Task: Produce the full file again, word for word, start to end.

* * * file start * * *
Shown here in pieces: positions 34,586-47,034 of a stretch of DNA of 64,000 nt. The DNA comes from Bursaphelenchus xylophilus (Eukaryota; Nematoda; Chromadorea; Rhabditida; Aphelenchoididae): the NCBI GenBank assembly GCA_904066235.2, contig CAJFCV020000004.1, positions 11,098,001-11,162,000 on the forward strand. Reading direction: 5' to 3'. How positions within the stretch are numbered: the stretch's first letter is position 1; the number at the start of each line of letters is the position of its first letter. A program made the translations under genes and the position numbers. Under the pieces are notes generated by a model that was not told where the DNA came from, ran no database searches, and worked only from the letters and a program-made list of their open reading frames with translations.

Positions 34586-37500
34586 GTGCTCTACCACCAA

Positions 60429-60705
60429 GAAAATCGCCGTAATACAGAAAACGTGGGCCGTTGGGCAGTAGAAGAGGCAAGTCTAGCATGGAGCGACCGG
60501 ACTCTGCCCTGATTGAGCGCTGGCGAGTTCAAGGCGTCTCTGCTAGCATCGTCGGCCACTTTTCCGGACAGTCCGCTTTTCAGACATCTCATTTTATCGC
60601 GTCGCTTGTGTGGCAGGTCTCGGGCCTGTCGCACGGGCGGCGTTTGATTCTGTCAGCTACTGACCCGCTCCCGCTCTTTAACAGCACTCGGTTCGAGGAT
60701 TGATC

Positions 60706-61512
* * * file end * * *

Shown here in pieces: positions 34,586-47,034 of a stretch of DNA of 64,000 nt. The DNA comes from Bursaphelenchus xylophilus (Eukaryota; Nematoda; Chromadorea; Rhabditida; Aphelenchoididae): the NCBI GenBank assembly GCA_904066235.2, contig CAJFCV020000004.1, positions 11,098,001-11,162,000 on the forward strand. Reading direction: 5' to 3'. How positions within the stretch are numbered: the stretch's first letter is position 1; the number at the start of each line of letters is the position of its first letter. A program made the translations under genes and the position numbers. Under the pieces are notes generated by a model that was not told where the DNA came from, ran no database searches, and worked only from the letters and a program-made list of their open reading frames with translations.

Positions 34586-37500
34586 GTGCTCTACCACCAA

Positions 60429-60705
60429 GAAAATCGCCGTAATACAGAAAACGTGGGCCGTTGGGCAGTAGAAGAGGCAAGTCTAGCATGGAGCGACCGG
60501 ACTCTGCCCTGATTGAGCGCTGGCGAGTTCAAGGCGTCTCTGCTAGCATCGTCGGCCACTTTTCCGGACAGTCCGCTTTTCAGACATCTCATTTTATCGC
60601 GTCGCTTGTGTGGCAGGTCTCGGGCCTGTCGCACGGGCGGCGTTTGATTCTGTCAGCTACTGACCCGCTCCCGCTCTTTAACAGCACTCGGTTCGAGGAT
60701 TGATC

Positions 60706-61512